“Surprise Billing” has been a hot topic in Texas and around the country. Surprise billing occurs when a patient who has insurance receives care from an out-of-network provider and owes money out of pocket. This happens most often during surgeries or hospital stays when not all providers are in-network or during medical emergencies because EMS providers are rarely, if ever, included in-network.
The surprise in surprise billing comes because the patient doesn’t expect to see a bill that’s more than their co-pay. They have insurance, after all. The patient doesn’t expect to have to pay large medical bills on top of the monthly premiums, deductible, and co-pays they pay for health care. They especially don’t expect these bills after experiencing a medical emergency that required the response of EMS.
There seems to be a simple solution, right?
Shouldn’t EMS providers just get in-network? If only it were that easy!
Every provider who is in-network with an insurance provider has a contract with that insurance agency. The contract dictates the arrangements between the provider and the insurance provider’s participants. Due to the emergency nature of EMS, the patient they are responding to could have any insurance provider available – they may be a local resident or a tourist on vacation from another state. This means that the only way to avoid billing the patient would be to contract with every single insurance provider in the country – an impossible task. Further, insurance companies generally work with and through primary care physicians for the coordination of care and pre-authorization of treatment. These are not possible in emergency responses.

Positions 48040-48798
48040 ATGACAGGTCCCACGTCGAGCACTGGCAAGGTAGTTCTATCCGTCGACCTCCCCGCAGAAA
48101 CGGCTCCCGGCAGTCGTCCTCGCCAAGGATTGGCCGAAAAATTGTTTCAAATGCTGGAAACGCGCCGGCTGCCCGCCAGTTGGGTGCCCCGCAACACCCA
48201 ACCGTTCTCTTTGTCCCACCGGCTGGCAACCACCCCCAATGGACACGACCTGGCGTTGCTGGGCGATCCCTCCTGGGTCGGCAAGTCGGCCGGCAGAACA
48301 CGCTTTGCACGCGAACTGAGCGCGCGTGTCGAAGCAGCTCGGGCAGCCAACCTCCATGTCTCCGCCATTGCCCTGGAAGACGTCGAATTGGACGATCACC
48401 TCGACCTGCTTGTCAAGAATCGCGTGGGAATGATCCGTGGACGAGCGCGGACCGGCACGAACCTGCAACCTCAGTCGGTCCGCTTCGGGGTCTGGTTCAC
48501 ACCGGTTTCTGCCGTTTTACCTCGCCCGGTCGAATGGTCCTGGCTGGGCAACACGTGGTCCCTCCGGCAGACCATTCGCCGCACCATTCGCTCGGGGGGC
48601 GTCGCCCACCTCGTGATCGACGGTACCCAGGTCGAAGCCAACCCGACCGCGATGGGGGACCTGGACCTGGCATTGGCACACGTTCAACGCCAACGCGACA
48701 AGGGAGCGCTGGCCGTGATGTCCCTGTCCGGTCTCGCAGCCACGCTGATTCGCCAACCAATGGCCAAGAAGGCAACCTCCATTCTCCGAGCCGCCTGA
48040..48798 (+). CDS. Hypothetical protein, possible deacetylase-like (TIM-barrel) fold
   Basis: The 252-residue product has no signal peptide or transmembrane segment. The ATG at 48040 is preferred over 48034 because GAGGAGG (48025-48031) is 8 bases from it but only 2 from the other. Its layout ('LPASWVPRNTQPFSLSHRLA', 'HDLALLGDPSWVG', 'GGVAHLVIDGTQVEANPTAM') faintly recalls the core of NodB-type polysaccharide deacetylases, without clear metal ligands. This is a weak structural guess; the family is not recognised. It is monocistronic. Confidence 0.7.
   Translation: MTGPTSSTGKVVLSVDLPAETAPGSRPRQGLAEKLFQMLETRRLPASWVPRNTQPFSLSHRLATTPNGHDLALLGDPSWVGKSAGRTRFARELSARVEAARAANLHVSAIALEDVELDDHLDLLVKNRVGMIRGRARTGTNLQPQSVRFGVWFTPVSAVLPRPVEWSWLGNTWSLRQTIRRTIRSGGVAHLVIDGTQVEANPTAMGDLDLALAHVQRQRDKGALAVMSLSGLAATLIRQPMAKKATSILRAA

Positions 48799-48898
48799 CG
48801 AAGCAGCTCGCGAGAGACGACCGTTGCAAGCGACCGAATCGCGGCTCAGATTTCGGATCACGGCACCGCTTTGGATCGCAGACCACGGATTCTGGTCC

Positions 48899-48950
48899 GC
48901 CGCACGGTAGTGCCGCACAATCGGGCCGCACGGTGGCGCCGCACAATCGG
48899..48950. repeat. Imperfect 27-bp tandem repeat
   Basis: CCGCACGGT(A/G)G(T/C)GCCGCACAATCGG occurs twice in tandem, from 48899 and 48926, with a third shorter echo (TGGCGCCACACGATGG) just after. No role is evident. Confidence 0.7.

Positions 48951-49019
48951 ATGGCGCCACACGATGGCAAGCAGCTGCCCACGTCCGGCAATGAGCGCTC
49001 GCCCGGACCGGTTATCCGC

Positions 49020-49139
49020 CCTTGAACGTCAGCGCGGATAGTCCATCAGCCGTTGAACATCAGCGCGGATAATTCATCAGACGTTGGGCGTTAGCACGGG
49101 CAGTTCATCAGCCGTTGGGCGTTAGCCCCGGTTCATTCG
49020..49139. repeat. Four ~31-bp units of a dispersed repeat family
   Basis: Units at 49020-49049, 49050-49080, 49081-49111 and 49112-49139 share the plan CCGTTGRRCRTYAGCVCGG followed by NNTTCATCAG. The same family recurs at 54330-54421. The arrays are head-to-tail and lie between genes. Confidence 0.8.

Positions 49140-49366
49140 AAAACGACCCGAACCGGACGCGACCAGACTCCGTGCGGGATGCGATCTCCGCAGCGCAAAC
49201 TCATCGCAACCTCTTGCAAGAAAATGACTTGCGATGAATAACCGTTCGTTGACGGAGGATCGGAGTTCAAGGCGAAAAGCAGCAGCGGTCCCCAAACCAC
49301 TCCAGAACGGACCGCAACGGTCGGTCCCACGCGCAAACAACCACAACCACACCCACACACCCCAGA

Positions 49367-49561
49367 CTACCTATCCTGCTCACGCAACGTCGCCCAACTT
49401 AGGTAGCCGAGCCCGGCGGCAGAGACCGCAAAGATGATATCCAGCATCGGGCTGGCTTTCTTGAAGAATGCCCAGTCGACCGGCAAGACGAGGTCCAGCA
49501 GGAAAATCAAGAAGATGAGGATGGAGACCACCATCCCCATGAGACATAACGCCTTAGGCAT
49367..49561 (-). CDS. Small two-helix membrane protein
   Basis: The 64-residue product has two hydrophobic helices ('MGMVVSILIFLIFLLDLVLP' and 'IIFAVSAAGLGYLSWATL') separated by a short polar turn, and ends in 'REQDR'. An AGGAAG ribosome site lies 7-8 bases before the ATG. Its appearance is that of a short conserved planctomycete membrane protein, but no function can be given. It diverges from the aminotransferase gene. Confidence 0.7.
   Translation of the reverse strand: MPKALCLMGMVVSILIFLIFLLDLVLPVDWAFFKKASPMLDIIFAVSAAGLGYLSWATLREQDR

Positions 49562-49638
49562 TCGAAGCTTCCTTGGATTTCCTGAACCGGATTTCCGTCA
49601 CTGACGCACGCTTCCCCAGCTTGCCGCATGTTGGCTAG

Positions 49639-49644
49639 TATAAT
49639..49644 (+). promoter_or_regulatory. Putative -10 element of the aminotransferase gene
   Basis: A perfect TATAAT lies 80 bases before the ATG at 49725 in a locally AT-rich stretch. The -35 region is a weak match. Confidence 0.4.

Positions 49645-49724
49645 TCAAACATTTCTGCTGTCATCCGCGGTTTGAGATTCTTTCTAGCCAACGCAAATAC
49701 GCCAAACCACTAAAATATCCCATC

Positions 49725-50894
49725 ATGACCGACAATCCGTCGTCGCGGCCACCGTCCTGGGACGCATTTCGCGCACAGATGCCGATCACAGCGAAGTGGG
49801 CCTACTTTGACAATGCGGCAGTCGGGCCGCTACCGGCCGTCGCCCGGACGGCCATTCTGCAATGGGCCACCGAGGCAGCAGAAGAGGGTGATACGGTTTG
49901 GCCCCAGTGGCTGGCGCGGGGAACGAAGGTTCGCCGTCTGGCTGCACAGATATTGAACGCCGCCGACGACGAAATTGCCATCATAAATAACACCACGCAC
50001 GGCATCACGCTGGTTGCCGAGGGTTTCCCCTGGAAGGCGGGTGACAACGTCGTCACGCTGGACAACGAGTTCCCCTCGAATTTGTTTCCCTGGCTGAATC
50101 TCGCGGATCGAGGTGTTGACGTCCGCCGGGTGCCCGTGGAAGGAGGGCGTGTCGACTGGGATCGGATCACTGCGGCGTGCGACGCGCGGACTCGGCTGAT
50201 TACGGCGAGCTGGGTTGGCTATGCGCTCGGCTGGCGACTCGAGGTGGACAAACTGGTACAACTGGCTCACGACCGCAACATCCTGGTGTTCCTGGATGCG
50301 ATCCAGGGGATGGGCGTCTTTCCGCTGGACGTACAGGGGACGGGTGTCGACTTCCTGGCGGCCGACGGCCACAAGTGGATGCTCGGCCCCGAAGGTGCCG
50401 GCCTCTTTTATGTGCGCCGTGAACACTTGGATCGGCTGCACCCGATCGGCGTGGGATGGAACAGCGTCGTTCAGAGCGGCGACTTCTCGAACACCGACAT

Another reason patients may feel surprised that they have gotten a bill from an EMS provider is that EMS is the only first responder group that must bill for its services. Generally, the public assumes that EMS is provided for by tax revenues. This is true in part. Taxes provide for 24/7 readiness of EMS services, but not for the cost of every patient transported. Police departments are funded in full by government entities and do not bill for services. Fire departments can be funded in a variety of ways – from tax dollars to insurance billing. Some even operate on a voluntary basis to keep costs down. EMS, with its highly sophisticated rolling intensive care units and crew of medical professionals, require a stream of income from treated and transported patients that can help support their operation. However, even with the ability to bill for services, EMS providers rarely, if ever, bring in enough revenue to cover their costs of operations.
Surprise billing is a complex and nuanced issue, often intertwined with significant life events and difficult financial situations. It is important to have compassion for patients who are not expecting high bills. But it is equally important to understand the environment that insurance companies create for those they cover through their networks and methods of operation.Stay tuned to the blog or follow us on Facebook, Twitter, and LinkedIn for more insights into Surprise Billing.